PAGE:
So I've been trying to learn Rust. In all honesty -- it's slow going. I don't usually have trouble picking up new lanuagues, but learning the basics of Rust reminds me of learning the basics of Haskell. It feels like a completly new paradigm. It is a repacement for the C family, but it definetly isn't in the C family. I did write a tree clone, by write I mean stare at the documentation until rusty_tree popped out. But rusty_tree is more of a script than a real program. And though Rust is definetly usable as a scripting language, using it how I did to write rusty_tree plays more on Rust's weaknesses than strengths. I didn't use traights or the type system at all -- Ah! And I spent a lot of time fighting the compiler, in order to write a program that would've taken <30min in Python (or BASH if I knew it). And I also spent a long time with weird Unicode bugs, maybe I'll write about that later. Oh well, I got my feet wet with Rust, so now on to more idiomatic Rust projects.
I'm taking a lot of systems-level classes at school this semester, but unfortunatly they expect us to code in C for Network Programming, and Operating Systems, and C++ for Advanced Computer Graphics. It's not that I don't like C/C++, but that I already know a fair amount of those languages, and I think it would be much less boring than writing that systems code in a futuristic language like Rust. From the school's POV though teaching everyone Rust and Operating Systems etc. would be too much to handle in one class. Maybe doing it this way will allow me to learn the system stuff first and then go back later (this summer) and write some of those assignments in Rust.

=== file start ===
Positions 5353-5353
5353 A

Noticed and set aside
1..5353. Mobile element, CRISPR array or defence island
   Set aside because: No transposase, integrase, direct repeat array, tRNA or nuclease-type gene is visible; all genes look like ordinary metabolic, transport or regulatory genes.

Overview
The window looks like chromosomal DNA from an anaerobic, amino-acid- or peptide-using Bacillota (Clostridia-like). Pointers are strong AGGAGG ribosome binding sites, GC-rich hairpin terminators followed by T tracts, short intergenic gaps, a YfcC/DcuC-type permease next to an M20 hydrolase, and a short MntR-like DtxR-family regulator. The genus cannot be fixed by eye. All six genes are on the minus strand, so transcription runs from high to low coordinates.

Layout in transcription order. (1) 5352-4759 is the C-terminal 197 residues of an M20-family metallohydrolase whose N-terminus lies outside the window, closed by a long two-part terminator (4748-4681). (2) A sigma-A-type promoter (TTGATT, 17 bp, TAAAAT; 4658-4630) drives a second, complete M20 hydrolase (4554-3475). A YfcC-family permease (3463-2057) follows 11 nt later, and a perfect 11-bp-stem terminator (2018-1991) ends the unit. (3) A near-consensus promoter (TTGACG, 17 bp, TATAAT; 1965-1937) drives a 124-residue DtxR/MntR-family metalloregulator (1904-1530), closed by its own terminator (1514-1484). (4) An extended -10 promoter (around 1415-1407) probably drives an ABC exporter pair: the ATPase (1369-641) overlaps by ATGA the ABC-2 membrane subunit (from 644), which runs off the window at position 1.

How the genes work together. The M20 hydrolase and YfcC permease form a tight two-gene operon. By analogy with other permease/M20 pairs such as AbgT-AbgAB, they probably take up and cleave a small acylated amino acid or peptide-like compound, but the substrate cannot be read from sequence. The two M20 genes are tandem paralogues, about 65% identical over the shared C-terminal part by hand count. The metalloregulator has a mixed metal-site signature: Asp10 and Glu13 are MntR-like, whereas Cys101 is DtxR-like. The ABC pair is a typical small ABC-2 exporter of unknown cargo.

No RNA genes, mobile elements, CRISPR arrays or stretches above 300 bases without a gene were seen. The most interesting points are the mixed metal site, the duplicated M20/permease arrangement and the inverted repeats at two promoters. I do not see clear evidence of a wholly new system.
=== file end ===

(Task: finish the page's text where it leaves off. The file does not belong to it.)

I also had the idea that it would be fun to learn Neural Networks by programming a simple one in Rust, after coming across this Typescript simple NN by the TensorFlow guys. Needless to say - I haven't made any progress on that project yet. :(
But, I have been slowlly learning Rust by keeping up with Rust news and projects, and reading some projects by more experienced Rustaceans (what a fun word). I read through the Snatch source code just before starting this post. I think reading whole Rust projects gives me something that you can't get from the Docs. Like how traits are used in the context of a problem to leverage the power of the type system, and how errors are handled in a real world scenario.